By Ian S. Port
By Tony Ware
By Emma Silvers
By Gary Moskowitz
By Alee Karim
By Ian S. Port
By Ian S. Port
By Derek Opperman
The entertainment at live shows is usually formulated into the same split: 90 percent music, 10 percent banter. Generally, that's a fine balance. Hearing some conversationally impaired frontman mumble bad jokes is a buzz kill. But every once in a while, you get pithy stage quips from a Jeff Tweedy, a David Lee Roth, a Jonathan Richman (or a Ryan Adams meltdown), that's nearly as much of a show as any of the songs being played that night.
The new City Arts & Lectures series, Talking Music, reverses the equation, giving you 90 percent banter and 10 percent music. And if last week's guest, Stephin Merritt of the Magnetic Fields, was any indication, that flip in programming makes for a very amusing event – even when the guest is a misanthrope who hates everything from Costa Rica to going on tour. Merritt opened the second season of Talking Music last Thursday night, kicking off the Herbst Theater musician interview series that will also feature Neko Case, Quincy Jones, Will Sheff, Michael Tilson Thomas, Laurie Anderson, and John Darnielle over the next seven months.
The Magnetic Fields, the most popular of Merritt's myriad projects, ranges in sound from synthpop to distorted indie rock, with subversive lyrics anchoring every album. The group's figurehead is a master wordsmith, whether he's hitting you with candor ("I hate California girls") or giving tender feelings a barbed turn of phrase ("Sober, you're old and ugly/shit-faced, who needs a mirror?").
While he was onstage, Merritt's mouth stayed hooked somewhere between smirk and frown. He pressed into his orange chair as if in traction compared to his giggling, gesticulating interviewer and occasional bandmate, author Daniel Handler of Lemony Snicket fame (big-name interviewers are part of City Arts & Lectures' appeal). For 45 minutes, the pair played an awkward game of verbal tennis. Handler lobbed simple questions about the number of instruments Merritt owns, or his songwriting techniques. And the songwriter, for his part, halted the conversation with long pauses, three-word answers ("I don't remember"), and the general vibe that he suffers neither fools nor good friends gladly.
For some in the crowd (like the Magnetic Fields fan I brought with me) Merritt's refusal to let down his guard proved for an excruciating experience. But I loved it. If you've seen Merritt live before, you know he revels in retorts that are more clever than cutting, but still combine a bit of both. And he makes fun of himself as much as anyone else. Having his crotchety stageside manner extended to become the performance was a risky endeavor that proved successful even as it made the crowd uncomfortable.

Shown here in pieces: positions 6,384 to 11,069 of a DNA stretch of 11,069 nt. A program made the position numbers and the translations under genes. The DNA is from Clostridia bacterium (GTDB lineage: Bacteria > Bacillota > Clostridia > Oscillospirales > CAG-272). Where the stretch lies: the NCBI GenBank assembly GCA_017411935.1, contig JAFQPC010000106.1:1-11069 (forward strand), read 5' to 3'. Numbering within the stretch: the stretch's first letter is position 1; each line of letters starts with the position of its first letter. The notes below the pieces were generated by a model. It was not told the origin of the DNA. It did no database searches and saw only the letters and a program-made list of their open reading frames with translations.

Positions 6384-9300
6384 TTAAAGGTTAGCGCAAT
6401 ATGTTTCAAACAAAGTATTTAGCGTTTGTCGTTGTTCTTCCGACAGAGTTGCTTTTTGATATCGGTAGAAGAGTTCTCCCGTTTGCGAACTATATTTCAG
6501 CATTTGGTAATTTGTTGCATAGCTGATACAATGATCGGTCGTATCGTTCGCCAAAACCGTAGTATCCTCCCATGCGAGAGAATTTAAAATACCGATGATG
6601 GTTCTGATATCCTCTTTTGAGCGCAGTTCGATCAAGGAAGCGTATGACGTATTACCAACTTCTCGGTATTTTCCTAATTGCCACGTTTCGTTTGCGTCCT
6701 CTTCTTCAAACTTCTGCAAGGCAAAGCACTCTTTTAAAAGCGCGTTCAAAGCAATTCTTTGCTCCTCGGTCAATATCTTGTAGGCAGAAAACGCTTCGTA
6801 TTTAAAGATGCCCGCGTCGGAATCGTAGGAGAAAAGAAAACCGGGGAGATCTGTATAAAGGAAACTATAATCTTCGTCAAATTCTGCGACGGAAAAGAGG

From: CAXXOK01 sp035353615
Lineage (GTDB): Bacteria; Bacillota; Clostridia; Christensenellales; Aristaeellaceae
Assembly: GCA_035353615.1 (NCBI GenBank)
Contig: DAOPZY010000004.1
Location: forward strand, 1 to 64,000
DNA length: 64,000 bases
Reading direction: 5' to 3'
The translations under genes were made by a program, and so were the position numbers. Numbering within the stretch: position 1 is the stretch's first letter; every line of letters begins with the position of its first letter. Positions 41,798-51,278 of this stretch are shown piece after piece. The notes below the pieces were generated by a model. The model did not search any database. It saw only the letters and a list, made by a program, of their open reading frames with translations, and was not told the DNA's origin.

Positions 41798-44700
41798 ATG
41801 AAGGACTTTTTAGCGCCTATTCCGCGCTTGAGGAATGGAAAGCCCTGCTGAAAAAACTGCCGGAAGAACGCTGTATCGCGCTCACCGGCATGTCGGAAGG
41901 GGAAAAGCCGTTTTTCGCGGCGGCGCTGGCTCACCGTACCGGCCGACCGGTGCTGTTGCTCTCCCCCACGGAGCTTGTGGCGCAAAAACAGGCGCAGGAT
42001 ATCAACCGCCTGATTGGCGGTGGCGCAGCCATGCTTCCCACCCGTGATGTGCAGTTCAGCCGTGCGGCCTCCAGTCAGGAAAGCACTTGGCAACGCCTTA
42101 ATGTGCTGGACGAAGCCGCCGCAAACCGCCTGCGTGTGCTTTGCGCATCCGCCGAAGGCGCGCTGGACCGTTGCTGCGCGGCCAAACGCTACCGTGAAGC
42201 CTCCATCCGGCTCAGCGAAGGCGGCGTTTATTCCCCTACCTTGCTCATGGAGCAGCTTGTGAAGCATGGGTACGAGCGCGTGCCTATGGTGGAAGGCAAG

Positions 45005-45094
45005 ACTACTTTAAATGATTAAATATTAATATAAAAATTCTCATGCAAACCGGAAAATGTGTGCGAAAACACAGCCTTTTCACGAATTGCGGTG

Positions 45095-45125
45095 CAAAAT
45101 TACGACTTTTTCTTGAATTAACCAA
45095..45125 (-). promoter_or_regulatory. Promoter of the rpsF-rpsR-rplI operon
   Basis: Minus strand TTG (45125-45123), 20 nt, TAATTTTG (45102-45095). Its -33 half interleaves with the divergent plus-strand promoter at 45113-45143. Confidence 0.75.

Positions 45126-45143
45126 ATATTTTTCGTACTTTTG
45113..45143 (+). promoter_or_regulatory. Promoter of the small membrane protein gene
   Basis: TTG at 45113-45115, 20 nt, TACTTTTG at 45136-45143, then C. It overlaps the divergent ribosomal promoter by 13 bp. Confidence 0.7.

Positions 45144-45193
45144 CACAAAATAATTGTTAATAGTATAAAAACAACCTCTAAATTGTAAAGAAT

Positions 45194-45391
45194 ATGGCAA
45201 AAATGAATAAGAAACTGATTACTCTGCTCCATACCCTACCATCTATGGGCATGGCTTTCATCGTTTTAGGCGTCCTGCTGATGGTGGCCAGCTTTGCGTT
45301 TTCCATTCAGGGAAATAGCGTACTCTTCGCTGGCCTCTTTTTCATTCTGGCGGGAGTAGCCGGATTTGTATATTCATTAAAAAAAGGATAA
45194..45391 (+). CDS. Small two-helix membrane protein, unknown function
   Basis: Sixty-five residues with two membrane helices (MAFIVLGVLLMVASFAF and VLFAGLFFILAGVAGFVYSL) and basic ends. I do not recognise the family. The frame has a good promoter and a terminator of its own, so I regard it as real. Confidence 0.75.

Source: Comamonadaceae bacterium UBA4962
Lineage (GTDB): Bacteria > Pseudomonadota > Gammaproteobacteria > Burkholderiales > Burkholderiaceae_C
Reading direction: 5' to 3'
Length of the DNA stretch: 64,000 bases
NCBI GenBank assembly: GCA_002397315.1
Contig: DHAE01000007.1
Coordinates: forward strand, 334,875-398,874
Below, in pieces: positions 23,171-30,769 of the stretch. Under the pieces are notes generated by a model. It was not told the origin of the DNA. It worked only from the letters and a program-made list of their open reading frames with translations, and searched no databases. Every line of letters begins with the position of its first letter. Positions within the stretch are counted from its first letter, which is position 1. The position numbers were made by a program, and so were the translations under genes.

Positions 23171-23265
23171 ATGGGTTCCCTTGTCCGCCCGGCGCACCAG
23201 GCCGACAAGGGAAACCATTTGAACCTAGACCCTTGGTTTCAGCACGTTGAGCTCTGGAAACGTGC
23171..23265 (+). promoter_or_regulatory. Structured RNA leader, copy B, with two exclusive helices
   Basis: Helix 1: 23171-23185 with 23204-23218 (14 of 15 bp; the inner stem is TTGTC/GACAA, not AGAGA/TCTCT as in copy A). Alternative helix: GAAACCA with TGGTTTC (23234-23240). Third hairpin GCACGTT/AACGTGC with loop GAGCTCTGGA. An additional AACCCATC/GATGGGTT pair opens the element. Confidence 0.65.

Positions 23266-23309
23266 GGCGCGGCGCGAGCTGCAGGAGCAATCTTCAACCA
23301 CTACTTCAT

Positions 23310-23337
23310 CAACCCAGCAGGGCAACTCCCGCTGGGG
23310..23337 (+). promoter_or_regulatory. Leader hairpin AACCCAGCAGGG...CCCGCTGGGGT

After all, Merritt is a provocateur, and it came out unadulterated that night. He recalled, for example, a previous stint as a music critic, where his opinions could be categorized as "This is crap. This is shit. This is dumb. This is guano." "You run out of words to describe things," he added. (Handler, who got in a couple of zingers himself, had set up this part of the conversation by joking, "Hard to believe, but he has some strong opinions about music.") Later, during the audience Q&A session, Merritt answered a fan inquiry about what, if anything, pleases him (answer: We'll never know) by dismissing his beach vacation to Costa Rica. He quoted from his mother's guru, who expressed confusion about why Americans "like to go lie in the dirt." Add in the fact that Merritt speaks in a baritone deadpan, not unlike Harry Shearer in A Mighty Wind, and you have a sly comedian who easily slips into a caricature of himself onstage.
Even with Merritt's charismatic crankiness at full force, though, Handler's interview actually revealed one of the sharpest minds in modern music. For one, Merritt is constantly thinking conceptually, and his ideas are both cutting-edge artistically and hilariously offbeat. Fans of his Magnetic Fields output are no doubt familiar with past album constructs such as 69 Love Songs (an A-Z catalog written about amore) or i, the disc where every song title starts with that particular letter. But his creative well runs even deeper. Merritt discussed ideas ranging from naming new songs with old titles and packaging it as a "greatest hits" collection (just to confuse people, of course) to his desire to franchise the Magnetic Fields so he never has to hit the road again. "Several incarnations of the band could go on tour at once, and I could stay home," he explained, adding that the franchise would entail "band auditions, a reality TV show, auditions for the reality TV show, a reality TV show about the auditions to be on a reality TV show ..."
As a finale, Merritt and Handler picked up the ukulele and accordion, respectively, and played a couple of songs from the guest of honor's repertoire: witty tunes about loving to fail at love. It was the perfect encore to an evening as memorably erratic as the best rock shows – except, of course, this time there was little in the way of sterile stage banter.